It matches any term with a subterm matching cpattern. If there is a match, the optional ident is assigned the “matched context”, i.e. the initial term where the matched subterm is replaced by a hole. The example below will show how to use such term contexts.If the evaluation of the righthandside of a valid match fails, the next matching subterm is tried. If no further subterm matches, the next clause is tried. Matching subterms are considered topbottom and from left to right (with respect to the raw printing obtained by setting option Printing All, see Section 2.9).
Coq < Ltac f x :=
Coq < match x with
Coq < context f [S ?X] =>
Coq < idtac X; (* To display the evaluation order *)
Coq < assert (p := eq_refl 1 : X=1); (* To filter the case X=1 *)
Coq < let x:= context f[O] in assert (x=O) (* To observe the context *)
Coq < end.
f is defined
Coq < Goal True.
1 subgoal
============================
True
Coq < f (3+4).
2
1
2 subgoals
p : 1 = 1
============================
1 + 4 = 0
subgoal 2 is:
True

For historical reasons, context considers nary applications
such as (f 1 2) as a whole, and not as a sequence of unary
applications ((f 1) 2). Hence context [f ?x] will fail
to find a matching subterm in (f 1 2): if the pattern is a partial
application, the matched subterms will be necessarily be
applications with exactly the same number of arguments.
Alternatively, one may now use the following variant of context:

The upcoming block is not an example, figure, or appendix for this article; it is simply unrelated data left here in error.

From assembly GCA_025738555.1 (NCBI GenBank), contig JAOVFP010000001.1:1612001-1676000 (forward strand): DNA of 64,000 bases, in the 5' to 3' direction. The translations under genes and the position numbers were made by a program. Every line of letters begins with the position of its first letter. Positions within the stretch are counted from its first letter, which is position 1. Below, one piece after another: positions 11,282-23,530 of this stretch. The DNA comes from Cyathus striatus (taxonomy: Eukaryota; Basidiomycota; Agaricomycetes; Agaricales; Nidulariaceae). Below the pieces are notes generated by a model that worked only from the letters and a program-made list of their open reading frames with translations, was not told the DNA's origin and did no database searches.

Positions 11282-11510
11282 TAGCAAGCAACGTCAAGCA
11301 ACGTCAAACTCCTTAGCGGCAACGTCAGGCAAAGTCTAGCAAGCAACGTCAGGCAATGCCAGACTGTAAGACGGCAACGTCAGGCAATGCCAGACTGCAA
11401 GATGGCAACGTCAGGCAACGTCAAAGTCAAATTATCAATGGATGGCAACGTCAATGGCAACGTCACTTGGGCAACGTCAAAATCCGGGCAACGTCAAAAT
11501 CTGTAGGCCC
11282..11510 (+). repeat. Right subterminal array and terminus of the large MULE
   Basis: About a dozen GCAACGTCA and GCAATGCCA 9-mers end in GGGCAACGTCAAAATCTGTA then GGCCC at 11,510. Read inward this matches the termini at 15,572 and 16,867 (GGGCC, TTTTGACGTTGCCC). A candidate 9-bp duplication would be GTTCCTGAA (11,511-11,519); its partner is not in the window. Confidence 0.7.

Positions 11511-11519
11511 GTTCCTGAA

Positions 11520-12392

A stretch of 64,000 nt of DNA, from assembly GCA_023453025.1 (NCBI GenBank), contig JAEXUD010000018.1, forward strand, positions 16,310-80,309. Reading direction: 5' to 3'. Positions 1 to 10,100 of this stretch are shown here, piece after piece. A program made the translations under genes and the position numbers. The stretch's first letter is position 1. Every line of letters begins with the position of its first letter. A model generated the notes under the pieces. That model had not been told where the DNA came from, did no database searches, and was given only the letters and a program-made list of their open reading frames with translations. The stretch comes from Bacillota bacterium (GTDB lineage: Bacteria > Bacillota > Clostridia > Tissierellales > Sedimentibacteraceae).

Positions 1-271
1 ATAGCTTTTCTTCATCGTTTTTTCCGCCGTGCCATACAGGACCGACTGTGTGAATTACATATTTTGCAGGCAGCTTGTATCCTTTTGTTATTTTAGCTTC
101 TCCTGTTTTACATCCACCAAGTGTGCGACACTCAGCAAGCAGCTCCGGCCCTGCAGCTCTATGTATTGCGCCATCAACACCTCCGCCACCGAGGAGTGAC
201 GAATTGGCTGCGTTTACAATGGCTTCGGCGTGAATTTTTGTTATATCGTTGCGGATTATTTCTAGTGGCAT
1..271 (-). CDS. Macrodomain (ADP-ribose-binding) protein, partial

appcontext ident [ cpattern ]
The behavior of appcontext is the same as the one of context, except that a matching subterm could be a partial part of a longer application. For instance, in (f 1 2), an appcontext [f ?x] will find the matching subterm (f 1).
Pattern matching on goals
We can make pattern matching on goals using the following expression:
match goal with  hyp_{1,1},...,hyp_{1,m1} cpattern_{1}=> expr_{1}  hyp_{2,1},...,hyp_{2,m2} cpattern_{2}=> expr_{2} ...  hyp_{n,1},...,hyp_{n,mn} cpattern_{n}=> expr_{n} _ => expr_{n+1} end
If each hypothesis pattern hyp_{1,i}, with i=1,...,m_{1} is matched (nonlinear firstorder unification) by an hypothesis of the goal and if cpattern_{1} is matched by the conclusion of the goal, then expr_{1} is evaluated to v_{1} by substituting the pattern matching to the metavariables and the real hypothesis names bound to the possible hypothesis names occurring in the hypothesis patterns. If v_{1} is a tactic value, then it is applied to the goal. If this application fails, then another combination of hypotheses is tried with the same proof context pattern. If there is no other combination of hypotheses then the second proof context pattern is tried and so on. If the next to last proof context pattern fails then expr_{n+1} is evaluated to v_{n+1} and v_{n+1} is applied. Note also that matching against subterms (using the context ident [ cpattern ]) is available and may itself induce extra backtrackings.
Error message: No matching clauses for match goal
No clause succeeds, i.e. all matching patterns, if any, fail at the application of the righthandside.
It is important to know that each hypothesis of the goal can be matched by at most one hypothesis pattern. The order of matching is the following: hypothesis patterns are examined from the right to the left (i.e. hyp_{i,mi} before hyp_{i,1}). For each hypothesis pattern, the goal hypothesis are matched in order (fresher hypothesis first), but it possible to reverse this order (older first) with the match reverse goal with variant.